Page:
Welcome to the Art Angle, a podcast from Artnet News that delves into the places where the art world meets the real world, bringing each week’s biggest story down to earth. Join host Andrew Goldstein every week for an in-depth look at what matters most in museums, the art market, and much more with input from our own writers and editors as well as artists, curators, and other top experts in the field.
Although the coronavirus pandemic is first and foremost a public-health emergency, it rapidly proved to be a deep financial emergency, too. With businesses and cultural institutions around the world forced to shutter en masse in the face of social-distancing regulations, questions loom large about how the global economy and the workforce will endure a prolonged period in which all but “essential” laborers must work from home—or not at all. This proposition is especially worrisome in the art industry, where so many artists and small businesses weather precarious conditions even in the best of times, making them especially vulnerable to financial ruin in our current extraordinary moment.
Yet different Western nations are responding to the cultural crisis in very different ways. The United States hammered out a roughly $2.2 trillion rescue package that contained only $300 million specifically earmarked for arts and media causes, and conservative politicians attacked even this paltry amount as wasteful spending. In contrast, Germany announced a federal aid package featuring a whopping €50 billion ($54 billion) to be distributed to freelancers and small businesses, including those in the arts, while the country’s culture minister praised artists as “not only indispensable, but also vital, especially now.” Even more assistance came from the city-state of Berlin, which began funneling €5,000 payments to individual freelancers almost instantly with the promise that “there will be enough for everyone.”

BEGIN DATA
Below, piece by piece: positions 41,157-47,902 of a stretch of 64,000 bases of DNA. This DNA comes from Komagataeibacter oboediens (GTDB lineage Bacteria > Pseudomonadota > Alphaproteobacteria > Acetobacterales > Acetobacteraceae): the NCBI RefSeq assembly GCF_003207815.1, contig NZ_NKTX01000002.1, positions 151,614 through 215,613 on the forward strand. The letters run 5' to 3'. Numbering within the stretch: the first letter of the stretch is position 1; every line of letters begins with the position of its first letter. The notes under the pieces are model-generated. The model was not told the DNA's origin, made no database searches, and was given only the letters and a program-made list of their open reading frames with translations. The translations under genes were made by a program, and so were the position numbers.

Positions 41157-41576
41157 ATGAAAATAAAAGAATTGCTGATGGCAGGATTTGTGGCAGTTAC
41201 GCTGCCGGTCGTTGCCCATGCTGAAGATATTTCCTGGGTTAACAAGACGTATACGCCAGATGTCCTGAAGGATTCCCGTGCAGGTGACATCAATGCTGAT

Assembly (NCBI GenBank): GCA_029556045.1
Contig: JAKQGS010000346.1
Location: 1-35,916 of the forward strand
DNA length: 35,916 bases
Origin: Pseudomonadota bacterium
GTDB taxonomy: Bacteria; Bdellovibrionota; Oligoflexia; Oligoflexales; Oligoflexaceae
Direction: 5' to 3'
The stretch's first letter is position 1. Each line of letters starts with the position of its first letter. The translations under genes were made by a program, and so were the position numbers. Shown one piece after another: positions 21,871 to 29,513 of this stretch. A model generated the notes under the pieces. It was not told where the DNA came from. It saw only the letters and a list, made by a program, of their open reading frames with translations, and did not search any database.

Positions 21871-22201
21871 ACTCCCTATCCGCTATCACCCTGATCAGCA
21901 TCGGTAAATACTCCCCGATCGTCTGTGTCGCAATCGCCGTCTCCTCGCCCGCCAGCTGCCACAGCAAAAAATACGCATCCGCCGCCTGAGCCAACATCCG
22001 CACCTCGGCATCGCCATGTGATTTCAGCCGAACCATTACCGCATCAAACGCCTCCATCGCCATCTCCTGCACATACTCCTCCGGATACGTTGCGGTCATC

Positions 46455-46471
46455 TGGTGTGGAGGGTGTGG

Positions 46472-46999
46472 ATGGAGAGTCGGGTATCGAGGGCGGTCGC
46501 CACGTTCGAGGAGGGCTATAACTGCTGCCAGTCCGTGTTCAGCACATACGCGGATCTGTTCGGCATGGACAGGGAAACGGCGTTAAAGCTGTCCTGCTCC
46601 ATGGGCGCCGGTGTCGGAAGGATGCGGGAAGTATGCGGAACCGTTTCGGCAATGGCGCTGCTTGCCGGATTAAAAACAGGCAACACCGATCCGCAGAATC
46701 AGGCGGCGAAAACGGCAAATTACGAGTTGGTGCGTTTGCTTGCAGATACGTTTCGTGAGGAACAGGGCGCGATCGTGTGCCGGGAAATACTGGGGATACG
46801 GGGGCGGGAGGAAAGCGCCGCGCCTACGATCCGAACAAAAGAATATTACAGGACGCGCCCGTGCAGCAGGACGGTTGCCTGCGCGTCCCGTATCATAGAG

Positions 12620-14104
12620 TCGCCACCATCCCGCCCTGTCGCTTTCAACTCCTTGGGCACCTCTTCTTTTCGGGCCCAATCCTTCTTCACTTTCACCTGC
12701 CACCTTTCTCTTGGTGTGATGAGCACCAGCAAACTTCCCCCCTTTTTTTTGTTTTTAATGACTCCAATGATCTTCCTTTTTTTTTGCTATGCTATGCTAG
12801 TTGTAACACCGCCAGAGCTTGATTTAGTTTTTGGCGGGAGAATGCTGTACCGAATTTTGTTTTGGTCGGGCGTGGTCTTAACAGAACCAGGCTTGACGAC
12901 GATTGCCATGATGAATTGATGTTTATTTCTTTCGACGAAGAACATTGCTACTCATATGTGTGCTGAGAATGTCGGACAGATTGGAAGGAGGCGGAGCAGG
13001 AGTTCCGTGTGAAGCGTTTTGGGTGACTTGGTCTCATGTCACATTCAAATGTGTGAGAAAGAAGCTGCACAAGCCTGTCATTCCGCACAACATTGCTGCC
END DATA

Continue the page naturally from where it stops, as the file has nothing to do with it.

On this week’s episode, Artnet News’s European editor Kate Brown calls in from her home in Berlin to discuss all sides of Germany’s stunning cultural rescue plan. How did a country known for its sometimes-daunting bureaucracy manage to assemble such a generous bailout in such short order? What kind of political climate enabled it? And what does the package mean for the future of the arts in Berlin and Germany at large once the crisis finally ends?
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